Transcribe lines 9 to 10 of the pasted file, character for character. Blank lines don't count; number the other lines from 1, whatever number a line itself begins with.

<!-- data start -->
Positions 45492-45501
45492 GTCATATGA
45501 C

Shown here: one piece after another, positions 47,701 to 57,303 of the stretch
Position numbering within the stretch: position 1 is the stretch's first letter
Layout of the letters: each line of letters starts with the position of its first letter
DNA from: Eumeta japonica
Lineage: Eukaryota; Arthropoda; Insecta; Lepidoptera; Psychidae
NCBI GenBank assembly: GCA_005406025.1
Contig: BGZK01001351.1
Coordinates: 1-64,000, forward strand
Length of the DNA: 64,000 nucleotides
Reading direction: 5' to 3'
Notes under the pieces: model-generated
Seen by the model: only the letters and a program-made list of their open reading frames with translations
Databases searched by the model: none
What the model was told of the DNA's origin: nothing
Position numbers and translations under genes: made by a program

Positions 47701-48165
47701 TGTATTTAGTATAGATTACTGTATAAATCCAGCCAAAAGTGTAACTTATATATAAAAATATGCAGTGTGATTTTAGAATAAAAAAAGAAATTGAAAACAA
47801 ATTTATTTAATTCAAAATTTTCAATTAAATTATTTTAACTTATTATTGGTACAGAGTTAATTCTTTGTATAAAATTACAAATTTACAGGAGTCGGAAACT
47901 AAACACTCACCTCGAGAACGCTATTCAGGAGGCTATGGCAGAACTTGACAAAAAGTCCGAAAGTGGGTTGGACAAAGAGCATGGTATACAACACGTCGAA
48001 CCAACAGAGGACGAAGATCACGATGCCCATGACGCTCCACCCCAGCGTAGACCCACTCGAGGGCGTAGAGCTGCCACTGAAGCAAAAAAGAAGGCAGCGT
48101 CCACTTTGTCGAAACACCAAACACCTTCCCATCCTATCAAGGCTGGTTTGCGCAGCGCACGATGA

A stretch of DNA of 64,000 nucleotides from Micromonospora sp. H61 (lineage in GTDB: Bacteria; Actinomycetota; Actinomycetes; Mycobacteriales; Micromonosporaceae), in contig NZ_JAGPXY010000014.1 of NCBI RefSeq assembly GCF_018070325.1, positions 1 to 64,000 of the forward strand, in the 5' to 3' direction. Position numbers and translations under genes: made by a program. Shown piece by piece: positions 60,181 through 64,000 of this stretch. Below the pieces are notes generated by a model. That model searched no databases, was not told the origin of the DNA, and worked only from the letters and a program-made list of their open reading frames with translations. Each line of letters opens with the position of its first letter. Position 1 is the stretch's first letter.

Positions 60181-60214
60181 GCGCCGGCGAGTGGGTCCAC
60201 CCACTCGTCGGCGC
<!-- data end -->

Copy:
NCBI GenBank assembly: GCA_005406025.1
Contig: BGZK01001351.1